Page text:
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Archaeology of colonialism and persistence: a comparative approach of native practices between São Paulo (Brazil) and New England (United States)

Grant number: 19/17868-0
Support type:Scholarships in Brazil - Post-Doctorate
Effective date (Start): August 01, 2020
Field of knowledge:Humanities - Archeology - Historical Archaeology
Principal researcher:Astolfo Gomes de Mello Araujo
Grantee:Marianne Sallum
Home Institution: Museu de Arqueologia e Etnologia (MAE). Universidade de São Paulo (USP). São Paulo , SP, Brazil
Associated research grant:19/18664-9 - The human occupation of southeast South America through the Holocene: an interdisciplinary, multiescalar and diacronic approach, AP.TEM
Associated scholarship(s):21/09619-0 - Archaeology of colonialism and persistence: a comparative approach of native practices between São Paulo (Brazil) and New England (United States), BE.EP.PD


Research on colonialism has deconstructed traditional colonial narratives about indigenous cultural loss, to show the emergence of practices and materialities in contexts under colonial policies. Anthropologists, archaeologists, and indigenous communities have collaborated to construct plurals and multivocal histories, centered on the persistence of cultural practices and Amerindian ontologies. From a postcolonial perspective we intend to investigate the relations between Europeans, indigenous people and their descendants and the interconnection with materiality, comparing two colonial contexts: 1) Tupiniquins and Portuguese in São Paulo (BRA) and the association between pottery and alterity in the appropriation of Portuguese technology; 2) Indigenous and English colonizer in New England (USA) and the persistence of identity in the face of material and economic change, especially among the Eastern Pequot Indigenous Reservation. It will also examine the theoretical-methodological perspectives developed in New England, where they are prominent researchers on colonialism and the persistence of practices. It intends to explore the concepts of agency, appropriation, transformation, fusion and cultural integration. Another objective is to point out new approaches to the historical trajectory of objects and their re-signification in museums and collections. The hypothesis is that, in both cases, European materiality and practices were appropriated and transformed by indigenous collectives, persisting to the present day. (AU)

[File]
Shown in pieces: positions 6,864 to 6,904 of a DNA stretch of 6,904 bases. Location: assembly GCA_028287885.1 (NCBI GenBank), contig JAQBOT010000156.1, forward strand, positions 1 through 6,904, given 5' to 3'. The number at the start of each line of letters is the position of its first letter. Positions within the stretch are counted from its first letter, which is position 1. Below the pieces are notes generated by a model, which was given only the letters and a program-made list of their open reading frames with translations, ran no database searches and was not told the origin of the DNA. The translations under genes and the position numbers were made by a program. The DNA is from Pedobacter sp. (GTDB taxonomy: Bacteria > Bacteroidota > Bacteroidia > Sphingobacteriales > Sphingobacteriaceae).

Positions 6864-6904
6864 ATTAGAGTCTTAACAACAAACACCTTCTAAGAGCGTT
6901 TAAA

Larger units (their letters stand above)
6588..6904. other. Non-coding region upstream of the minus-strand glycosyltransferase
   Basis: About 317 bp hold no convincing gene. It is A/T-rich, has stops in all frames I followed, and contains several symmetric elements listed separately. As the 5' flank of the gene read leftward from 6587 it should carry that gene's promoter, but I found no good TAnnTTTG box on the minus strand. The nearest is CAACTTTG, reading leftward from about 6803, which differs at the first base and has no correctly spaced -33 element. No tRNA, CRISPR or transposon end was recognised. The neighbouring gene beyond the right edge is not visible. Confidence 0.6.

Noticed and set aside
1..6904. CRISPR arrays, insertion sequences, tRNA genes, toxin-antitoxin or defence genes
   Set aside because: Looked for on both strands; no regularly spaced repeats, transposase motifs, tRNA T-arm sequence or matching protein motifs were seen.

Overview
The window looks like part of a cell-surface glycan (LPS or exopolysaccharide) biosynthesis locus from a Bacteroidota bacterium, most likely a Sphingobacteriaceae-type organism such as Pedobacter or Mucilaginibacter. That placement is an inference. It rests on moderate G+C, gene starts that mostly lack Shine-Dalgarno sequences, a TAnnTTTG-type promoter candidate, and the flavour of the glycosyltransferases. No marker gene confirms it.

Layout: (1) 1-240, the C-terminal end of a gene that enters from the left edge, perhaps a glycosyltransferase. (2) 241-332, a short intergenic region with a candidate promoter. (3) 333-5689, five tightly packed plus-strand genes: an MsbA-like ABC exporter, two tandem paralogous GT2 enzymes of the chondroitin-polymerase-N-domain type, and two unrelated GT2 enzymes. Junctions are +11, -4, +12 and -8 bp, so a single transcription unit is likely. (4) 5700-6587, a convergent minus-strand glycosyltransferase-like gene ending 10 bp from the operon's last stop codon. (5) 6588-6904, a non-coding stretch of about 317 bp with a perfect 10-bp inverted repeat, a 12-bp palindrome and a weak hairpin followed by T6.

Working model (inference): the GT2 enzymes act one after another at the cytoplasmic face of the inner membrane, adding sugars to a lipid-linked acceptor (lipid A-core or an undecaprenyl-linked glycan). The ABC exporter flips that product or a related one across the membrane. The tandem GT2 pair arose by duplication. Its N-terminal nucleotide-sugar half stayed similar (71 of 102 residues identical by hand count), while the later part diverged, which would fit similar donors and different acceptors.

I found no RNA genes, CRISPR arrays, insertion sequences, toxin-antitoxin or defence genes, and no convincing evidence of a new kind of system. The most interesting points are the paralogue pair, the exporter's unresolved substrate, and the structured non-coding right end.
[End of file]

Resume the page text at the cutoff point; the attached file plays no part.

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Scientific publications
(References retrieved automatically from Web of Science and SciELO through information on FAPESP grants and their corresponding numbers as mentioned in the publications by the authors)
SALLUM, MARIANNE; NOELLI, FRANCISCO SILVA. ``A pleasurable job{''} ... Communities of women ceramicists and the long path of Paulistaware in Sao Paulo. JOURNAL OF ANTHROPOLOGICAL ARCHAEOLOGY, v. 61, . (19/17868-0, 19/18664-9)

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